Alecia Wheeler’s Slaying Prompts Neighborhood Discussion of Domestic Violence

While teens played basketball at the Joe Cole Community Center Monday night, a group of about 20 people joined together nearby in prayer. They were gathered in the name of a woman none of them knew, but who was brutally stabbed just a few hundred feet from where they stood.

It’s been just all I can think about since it happened,” said ANC commissioner Tina Laskaris, who organized the event with staff from the community center.

Alecia Wheeler was a 42-year-old mother of four who had just picked up up her children from the rec center last Tuesday when a man drove up to her, jumped out of his truck, threw her against it, and began stabbing her. She died of her injuries that afternoon. Her husband, Claude Kinney, has been arrested on suspicion of first-degree murder while armed in connection with the case.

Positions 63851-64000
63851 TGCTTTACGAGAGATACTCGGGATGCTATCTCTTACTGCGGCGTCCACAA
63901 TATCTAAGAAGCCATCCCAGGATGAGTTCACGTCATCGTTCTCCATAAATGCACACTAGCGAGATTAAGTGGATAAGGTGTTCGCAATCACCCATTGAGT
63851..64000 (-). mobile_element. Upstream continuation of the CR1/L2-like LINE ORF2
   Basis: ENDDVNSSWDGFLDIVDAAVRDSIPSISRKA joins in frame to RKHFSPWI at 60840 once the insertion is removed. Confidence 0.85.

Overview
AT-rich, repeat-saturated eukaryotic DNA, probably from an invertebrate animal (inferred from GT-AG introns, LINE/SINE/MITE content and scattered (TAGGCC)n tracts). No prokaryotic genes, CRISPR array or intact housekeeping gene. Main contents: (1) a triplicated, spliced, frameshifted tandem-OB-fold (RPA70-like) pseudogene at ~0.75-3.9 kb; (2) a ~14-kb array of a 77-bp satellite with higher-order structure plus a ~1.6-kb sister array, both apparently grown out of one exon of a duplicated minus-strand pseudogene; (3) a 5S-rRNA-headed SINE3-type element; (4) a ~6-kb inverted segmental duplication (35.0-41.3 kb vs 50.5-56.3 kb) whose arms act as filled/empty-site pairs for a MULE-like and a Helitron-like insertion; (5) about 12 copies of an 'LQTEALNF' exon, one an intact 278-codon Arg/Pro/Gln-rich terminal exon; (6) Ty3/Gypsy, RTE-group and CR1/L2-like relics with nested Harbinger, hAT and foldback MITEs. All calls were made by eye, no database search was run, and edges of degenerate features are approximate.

Ward 5 Councilman Harry Thomas opened the vigil Monday with a prayer and spoke about the need for the community to help women in situations of domestic violence.

Attendees stood in a circle in front of the entrance to the community center - a few hundred feet away from where Wheeler was stabbed.

Wheeler had moved to the Trinidad neighborhood not too long ago. A staff member at the community center said she kept to herself, even when using the computer lab.

The vigil centered on how to help her four children and how community leaders hoped to respond to domestic violence in the area.

Karma Cottman, director of the DC Coalition against Domestic Violence said the neighborhood has a larger problem with domestic violence. Calls to police on domestic violence are particularly high in the neighborhood’s police service area, she said.

A support fund for the children is being organized by the children’s elementary school principal. They are also eligible for assistance from the DC Crime Victims fund, for funeral expenses and relocation costs, Cottman said.

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